Some Thousand Oaks Survivors Had Reportedly Been Through A Mass Shooting Before

by Lauren Holter
David McNew/Getty Images News/Getty Images

For some who were inside the Borderline Bar & Grill in Thousand Oaks, California, where a gunman shot and killed a dozen people on Wednesday night, this wasn't their first experience with a horrific mass shooting. Some Thousand Oaks victims were also at the Las Vegas music festival where a gunman killed 58 people and injured hundreds more last year, The New York Times reports.

“A lot of people in the Route 91 situation go here,” Chandler Gunn, 23, told The San Diego Union-Tribune. “There’s people that live a whole lifetime without seeing this, and then there’s people that have seen it twice.” Gunn showed up at the Borderline Bar & Grill after hearing about the shooting because he believed some of his friends were inside when the gunman opened fire.

The bar was reportedly full of students who showed up for a "College Country Night" — drawing a distinct parallel between Wednesday's tragedy and the Las Vegas shooting that took place at the Route 91 Harvest country music festival. Although the Thousand Oaks victims haven't yet been identified, multiple outlets report that witnesses said some of the people inside the bar had also lived through the nation's deadliest mass shooting in history last year, and The Times reports that people emerging from the bar described having survived the Las Vegas shooting.

Nicholas Champion told WPRI 12 that he and 50 or 60 other people at the Thousand Oaks bar on Wednesday night were at the Route 91 shooting, too. "We all are a big family, and unfortunately this family got hit twice," he said.

BuzzFeed News reports that Molly Maurer was one of the other Las Vegas survivors at the country night on Wednesday.

"I can't believe I'm saying this again. I'm alive and home safe," she posted on Facebook Thursday morning. She later posted on Facebook that Borderline "is our place," explaining that "our parents came here, our friends work here, we celebrate our happy moments and drown out our worst here. We’re coming back from this stronger than ever."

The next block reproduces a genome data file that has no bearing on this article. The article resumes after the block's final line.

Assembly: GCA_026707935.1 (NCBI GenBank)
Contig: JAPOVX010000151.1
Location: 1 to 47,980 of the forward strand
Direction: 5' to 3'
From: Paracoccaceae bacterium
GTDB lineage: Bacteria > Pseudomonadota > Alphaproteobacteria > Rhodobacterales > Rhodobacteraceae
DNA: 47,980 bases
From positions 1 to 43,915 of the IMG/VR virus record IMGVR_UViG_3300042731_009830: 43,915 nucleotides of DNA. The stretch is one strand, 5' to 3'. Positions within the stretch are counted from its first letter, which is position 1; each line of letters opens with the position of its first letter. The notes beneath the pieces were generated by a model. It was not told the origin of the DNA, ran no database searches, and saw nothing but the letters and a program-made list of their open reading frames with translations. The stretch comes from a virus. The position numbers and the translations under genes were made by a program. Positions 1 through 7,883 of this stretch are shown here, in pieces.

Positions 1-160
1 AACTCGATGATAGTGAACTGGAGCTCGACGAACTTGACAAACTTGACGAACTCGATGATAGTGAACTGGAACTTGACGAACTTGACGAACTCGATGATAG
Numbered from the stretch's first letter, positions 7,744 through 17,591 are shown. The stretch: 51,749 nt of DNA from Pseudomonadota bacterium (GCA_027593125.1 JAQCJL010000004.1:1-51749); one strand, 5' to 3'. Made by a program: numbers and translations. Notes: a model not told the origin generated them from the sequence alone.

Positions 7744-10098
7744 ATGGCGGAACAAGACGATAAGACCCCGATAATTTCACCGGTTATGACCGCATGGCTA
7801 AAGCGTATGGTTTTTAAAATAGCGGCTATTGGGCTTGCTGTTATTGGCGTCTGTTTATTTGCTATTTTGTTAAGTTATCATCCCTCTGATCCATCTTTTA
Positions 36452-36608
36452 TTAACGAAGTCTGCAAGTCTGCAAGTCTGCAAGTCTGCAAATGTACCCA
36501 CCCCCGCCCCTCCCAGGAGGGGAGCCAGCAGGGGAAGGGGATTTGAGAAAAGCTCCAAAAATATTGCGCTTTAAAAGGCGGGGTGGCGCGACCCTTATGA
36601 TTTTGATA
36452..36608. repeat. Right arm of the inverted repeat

Although much of the nation was outraged after the tragedy in Las Vegas, Congress never banned bump stocks, which allow semi-automatic weapons to fire shots in rapid succession. MSNBC reports that the Thousand Oaks shooter used a handgun he bought legally in 2016, along with a high-capacity magazine modification (which are illegal in California). Police haven't determined where he got the high-capacity magazine modification, but Moms Demand Action for Gun Sense in America founder Shannon Watts noted on Twitter that it would be easy to buy one in Nevada, where they are legal, and drive it across the state border.

In fact, UC Berkeley epidemiologist Ellicott Matthay studied gun shows in California and Nevada and found that regions near Nevada shows saw rates of death and injury caused by gun violence jump 70 percent afterward, while California gun shows didn't seem to have much of an effect. This is because, Matthay wrote in her study, California has some of the most restrictive gun laws in the country and Nevada has some of the least restrictive.

The Thousand Oaks shooting came less than a week after a gunman opened fire in a Tallahassee, Florida, yoga studio, killing two people and injuring five others. Less than two weeks ago, 11 people were fatally shot at a synagogue in Pittsburgh, Pennsylvania. And the list goes on.